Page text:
Monday, January 23, 2006

Meta game considerations

I've been putting in the majority of my recent poker hours in the online setting, mostly multitabling, and this is not a great environment for me when it comes to spending time thinking about hands or situations (other than perhaps late SNG or mid-late MTT situations).

As a diversion and perhaps an educational kick-in-the-pants, I went to play some live $20/$40 LHE at a local poker room. I still have a fair number of Party points to accumulate by Friday for my VIP promotion, but I figure worst case is that I'll have multitable the BBJ tables for a few extra hours to get there.

The table was very beatable with a pretty high variance. Almost every hand saw a flop with between 3-5 players, about 25% of which were limped, 50% were raised, 20% were 3 bet, 5% capped (3 and 4 bets were very ineffective at cutting down the field). There were a decent number of 15+ BB pots, and a very large number of 8-10BB pots.

There were only 2 good players (from the combined point of view of hand selection, aggressiveness, hand reading, postflop play, etc) who happened to be seated on either side of me. Although none of the remaining players was terrible, each of them had some substantial problems with their game - mostly just too loose, although a couple were stupid over-agro and another couple made very poor slow play choices.

To a relatively high degree, almost all players were paying attention to the game as many hands were commented on at their conclusion. I had only played with 2 of the players at the table before, and this did not include the 2 good players as I just recognized them from playing bigger games and how they played the hands that I was able to observe. (Perhaps those judgements are made too loosely, but I feel comfortable with those characterizations)

About a quarter of the way through the session (and btw, I knew this was 1/4 of the way because I had a fixed time that I needed to leave), I was faced with a river decision that, given the number of observant opponents at that early stage of my session, I wonder whether or not I should have played differently for metagame reasons.

Button does not get out of line bluff raising, but he might bluff bet in last position if he senses weakness. BB often tries to make fancy plays.

Hand #1 - 9 seated $20/$40 live LHE
- preflop: folded to me in MP+2, I open raise with JhJs, folded to button who cold calls, SB folds, BB calls. (3 players, 6.5 small bets)
- flop: Jc9h4s, BB checks, I bet, button calls after a brief pause, BB folds (2 players, 8.5 small bets)
- turn: Jc9h4s8c, I bet, button calls, again after a brief pause (2 players, 6 big bets)
- river: Jc9h4s8c7s, a player not in the hand calls out "pocket tens is good", after a small pause, I bet/fold.

(i) Likely hands that check behind, but will call a bet: QJs (1 way), AJ (4), KJs (1); 6 total
(ii) Hands that will almost certainly raise: TT (6), JTs (1); 7 total
(I exclude QTs because button raises 100% on the turn with a straight, and no other sets or PP are likely given the action)

The problem that I have with checking the river is the relative ratio of (i) to (ii). I have no intention of check/folding, so at the time I thought that bet/folding was the best choice. However, the huge problem of making such folds in front of observant players is simply that others will start taking a shot at you on scary boards.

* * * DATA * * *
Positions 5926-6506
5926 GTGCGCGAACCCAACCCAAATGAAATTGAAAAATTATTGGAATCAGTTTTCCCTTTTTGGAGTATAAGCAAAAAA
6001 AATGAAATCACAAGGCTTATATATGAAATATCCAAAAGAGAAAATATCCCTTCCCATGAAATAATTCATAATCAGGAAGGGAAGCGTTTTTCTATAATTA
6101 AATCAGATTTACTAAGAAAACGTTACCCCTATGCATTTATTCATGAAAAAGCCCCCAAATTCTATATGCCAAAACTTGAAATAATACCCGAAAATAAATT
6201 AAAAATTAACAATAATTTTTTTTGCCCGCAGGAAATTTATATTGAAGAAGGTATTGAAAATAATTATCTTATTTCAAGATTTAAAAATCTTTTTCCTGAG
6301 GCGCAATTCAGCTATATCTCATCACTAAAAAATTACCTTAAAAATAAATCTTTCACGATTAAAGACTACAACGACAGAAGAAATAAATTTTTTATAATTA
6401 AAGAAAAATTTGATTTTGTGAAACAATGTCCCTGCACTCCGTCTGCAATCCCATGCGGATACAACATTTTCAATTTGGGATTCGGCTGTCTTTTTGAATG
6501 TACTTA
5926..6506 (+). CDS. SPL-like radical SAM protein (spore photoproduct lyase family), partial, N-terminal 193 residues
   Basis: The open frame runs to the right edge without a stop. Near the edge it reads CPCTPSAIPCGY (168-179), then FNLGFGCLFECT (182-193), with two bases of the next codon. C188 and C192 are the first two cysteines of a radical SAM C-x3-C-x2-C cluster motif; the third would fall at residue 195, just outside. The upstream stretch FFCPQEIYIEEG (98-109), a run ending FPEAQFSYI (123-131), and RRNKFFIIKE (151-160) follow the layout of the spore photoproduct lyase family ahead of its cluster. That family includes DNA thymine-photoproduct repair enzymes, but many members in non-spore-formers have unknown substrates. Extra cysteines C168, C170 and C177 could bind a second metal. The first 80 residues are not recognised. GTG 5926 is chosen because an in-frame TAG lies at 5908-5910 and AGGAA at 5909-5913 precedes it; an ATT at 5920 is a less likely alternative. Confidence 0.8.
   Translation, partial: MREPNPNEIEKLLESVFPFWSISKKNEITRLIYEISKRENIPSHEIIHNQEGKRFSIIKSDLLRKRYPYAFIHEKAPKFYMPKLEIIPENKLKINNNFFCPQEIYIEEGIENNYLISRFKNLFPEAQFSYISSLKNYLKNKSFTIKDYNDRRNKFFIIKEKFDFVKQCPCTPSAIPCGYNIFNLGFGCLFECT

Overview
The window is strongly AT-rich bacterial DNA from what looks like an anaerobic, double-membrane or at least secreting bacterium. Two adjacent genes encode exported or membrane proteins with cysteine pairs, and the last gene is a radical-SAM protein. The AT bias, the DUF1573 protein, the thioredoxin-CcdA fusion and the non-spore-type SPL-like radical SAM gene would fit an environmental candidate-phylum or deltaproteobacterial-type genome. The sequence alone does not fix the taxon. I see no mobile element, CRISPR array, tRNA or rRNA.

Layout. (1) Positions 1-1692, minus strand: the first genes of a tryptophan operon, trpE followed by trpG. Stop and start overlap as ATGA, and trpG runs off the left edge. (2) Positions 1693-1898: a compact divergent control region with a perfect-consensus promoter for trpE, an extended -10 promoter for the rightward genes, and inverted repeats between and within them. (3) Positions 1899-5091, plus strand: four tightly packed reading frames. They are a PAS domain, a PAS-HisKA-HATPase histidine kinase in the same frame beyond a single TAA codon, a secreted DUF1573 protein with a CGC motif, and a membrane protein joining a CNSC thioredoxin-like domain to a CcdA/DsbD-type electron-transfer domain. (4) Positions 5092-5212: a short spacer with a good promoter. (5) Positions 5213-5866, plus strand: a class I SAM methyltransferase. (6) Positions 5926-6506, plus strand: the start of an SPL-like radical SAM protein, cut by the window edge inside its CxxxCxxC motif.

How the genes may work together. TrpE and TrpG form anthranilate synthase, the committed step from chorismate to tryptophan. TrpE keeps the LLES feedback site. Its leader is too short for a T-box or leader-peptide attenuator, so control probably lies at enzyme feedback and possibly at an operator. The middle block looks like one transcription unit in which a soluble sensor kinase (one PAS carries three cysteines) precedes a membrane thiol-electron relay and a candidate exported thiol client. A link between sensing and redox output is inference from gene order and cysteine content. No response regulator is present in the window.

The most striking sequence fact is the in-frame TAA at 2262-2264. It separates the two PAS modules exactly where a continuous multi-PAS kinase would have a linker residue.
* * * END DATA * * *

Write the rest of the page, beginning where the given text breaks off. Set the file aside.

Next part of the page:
I believe that online, on average, fewer opponents are paying attention to the action, and secondly if I am concerned about opponents taking advantage of such things, a table change is just a click away. Hence, online I am pretty comfortable with check/fold.

Confronted with exactly the same live situation again, I would check/call. If this hand occured close to the end of my session, I would revert back to bet/fold.

(Should I consider bet/calling?)

Ironically, I believe that only 1 situation actually ended up occuring where someone took a shot at me. All I can say is, nice check raise, bad timing.

Hand #2 - 6 seated $20/$40 live LHE (a few of the players had stepped out for a smoke)
- preflop: Hero dealt Ah3h UTG; Hero raises, folded to button who calls, BB calls (same BB as from Hand #1). (3 players, 6.5 small bets)
- flop: Ac7h3d, BB checks, hero bets, button fold, BB calls (2 players, 8.5 small bets)
- turn: Ac7h3d8h, BB check/calls (2 players, 6 big bets)
- river: Ac7h3d8h9h, BB check raises, hero 3 bets, BB turbo mucks.

Given what BB has seen of me, I think he made a very reasonable check/raise bluff (although were I him, I would have bet as a bluff because I think it would be just as effective at half the cost). In very many scenarios, I will hate being check raised on the river with top pair crappy kicker (remember it was a 6 handed situation) on this board. Not that I fold here getting 9:1 but BB might think so given hand #1, and getting 6:1 I would be very unhappy calling (perhaps if I was really having a terrible session and mindset, I would be even more inclined to muck).
He will also often knock me off TT-KK in these situations if I am stupid enough to bet this river (which makes a straight bet by BB an even better play since I am very frequently checking behind on the river with better hands that might fold to a bet).

Anyway, getting back to the metagame, only 1 hand came up where someone took a shot at me, but I also believe this happened because I won a few decent pots in roughly the 3rd quarter of my session to have a very substantial stack of chips sitting in front of me (during the 2nd quarter I had also bought a second rack of chips since I dislike having few chips in my stack). Had I lost a couple of more hands in the middle of the session, I'm certain that my opponents would have been emboldened to put much more pressure on me. Metagame considerations do matter.

No comments: